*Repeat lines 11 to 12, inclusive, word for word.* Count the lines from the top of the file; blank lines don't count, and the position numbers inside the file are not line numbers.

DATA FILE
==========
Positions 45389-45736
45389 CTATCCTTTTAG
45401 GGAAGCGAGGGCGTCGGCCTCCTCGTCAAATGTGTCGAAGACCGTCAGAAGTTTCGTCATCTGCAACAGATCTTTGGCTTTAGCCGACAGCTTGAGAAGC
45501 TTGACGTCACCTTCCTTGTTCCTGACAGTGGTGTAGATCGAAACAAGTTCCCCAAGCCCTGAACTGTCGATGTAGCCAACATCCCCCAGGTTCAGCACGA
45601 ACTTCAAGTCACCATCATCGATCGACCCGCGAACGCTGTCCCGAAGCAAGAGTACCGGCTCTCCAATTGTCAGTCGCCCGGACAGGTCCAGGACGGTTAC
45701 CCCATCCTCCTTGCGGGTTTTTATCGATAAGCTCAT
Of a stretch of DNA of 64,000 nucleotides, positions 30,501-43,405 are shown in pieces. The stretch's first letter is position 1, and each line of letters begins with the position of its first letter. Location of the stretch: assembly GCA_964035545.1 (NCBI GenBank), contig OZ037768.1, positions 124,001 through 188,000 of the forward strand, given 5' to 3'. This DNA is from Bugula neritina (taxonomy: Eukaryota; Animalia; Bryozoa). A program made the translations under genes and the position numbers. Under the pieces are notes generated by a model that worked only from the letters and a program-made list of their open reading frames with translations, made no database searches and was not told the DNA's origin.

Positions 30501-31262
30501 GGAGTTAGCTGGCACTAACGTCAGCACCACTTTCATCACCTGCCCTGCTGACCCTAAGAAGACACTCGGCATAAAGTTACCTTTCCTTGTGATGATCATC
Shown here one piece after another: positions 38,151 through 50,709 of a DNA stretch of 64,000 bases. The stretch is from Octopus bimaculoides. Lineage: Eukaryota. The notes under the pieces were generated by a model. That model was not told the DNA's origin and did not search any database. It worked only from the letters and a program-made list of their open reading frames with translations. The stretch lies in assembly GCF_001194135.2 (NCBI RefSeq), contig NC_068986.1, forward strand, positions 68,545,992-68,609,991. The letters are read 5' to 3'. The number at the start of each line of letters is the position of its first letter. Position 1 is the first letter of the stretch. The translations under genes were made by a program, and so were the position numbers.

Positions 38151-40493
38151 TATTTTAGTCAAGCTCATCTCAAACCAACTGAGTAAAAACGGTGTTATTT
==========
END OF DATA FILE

Positions 38151-40493
38151 TATTTTAGTCAAGCTCATCTCAAACCAACTGAGTAAAAACGGTGTTATTT